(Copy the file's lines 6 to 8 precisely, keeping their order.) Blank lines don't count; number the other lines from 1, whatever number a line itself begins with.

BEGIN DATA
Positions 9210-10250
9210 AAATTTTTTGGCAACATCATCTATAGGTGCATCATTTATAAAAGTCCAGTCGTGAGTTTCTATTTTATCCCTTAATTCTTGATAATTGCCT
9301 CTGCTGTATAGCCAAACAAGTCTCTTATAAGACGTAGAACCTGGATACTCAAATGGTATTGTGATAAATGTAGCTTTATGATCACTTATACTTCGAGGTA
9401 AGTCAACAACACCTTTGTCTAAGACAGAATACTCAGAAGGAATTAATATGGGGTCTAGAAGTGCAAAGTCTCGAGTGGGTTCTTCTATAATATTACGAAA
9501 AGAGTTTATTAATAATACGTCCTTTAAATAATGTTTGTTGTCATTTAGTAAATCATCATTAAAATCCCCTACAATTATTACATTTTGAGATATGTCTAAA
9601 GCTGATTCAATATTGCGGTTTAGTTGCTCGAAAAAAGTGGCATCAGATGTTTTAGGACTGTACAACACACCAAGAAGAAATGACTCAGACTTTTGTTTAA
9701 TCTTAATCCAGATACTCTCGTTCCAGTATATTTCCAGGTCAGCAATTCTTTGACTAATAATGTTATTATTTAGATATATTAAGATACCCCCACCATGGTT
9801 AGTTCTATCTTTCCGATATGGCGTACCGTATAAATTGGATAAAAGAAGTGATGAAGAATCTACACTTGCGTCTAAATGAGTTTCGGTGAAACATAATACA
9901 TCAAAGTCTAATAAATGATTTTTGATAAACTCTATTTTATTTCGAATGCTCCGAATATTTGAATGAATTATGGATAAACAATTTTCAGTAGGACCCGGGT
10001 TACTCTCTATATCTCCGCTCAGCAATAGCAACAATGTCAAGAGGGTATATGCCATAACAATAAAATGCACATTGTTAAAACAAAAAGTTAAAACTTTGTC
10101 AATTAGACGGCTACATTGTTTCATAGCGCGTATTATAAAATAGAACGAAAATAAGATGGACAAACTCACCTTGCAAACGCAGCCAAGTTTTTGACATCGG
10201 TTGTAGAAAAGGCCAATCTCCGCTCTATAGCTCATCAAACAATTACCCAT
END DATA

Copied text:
9601 GCTGATTCAATATTGCGGTTTAGTTGCTCGAAAAAAGTGGCATCAGATGTTTTAGGACTGTACAACACACCAAGAAGAAATGACTCAGACTTTTGTTTAA
9701 TCTTAATCCAGATACTCTCGTTCCAGTATATTTCCAGGTCAGCAATTCTTTGACTAATAATGTTATTATTTAGATATATTAAGATACCCCCACCATGGTT
9801 AGTTCTATCTTTCCGATATGGCGTACCGTATAAATTGGATAAAAGAAGTGATGAAGAATCTACACTTGCGTCTAAATGAGTTTCGGTGAAACATAATACA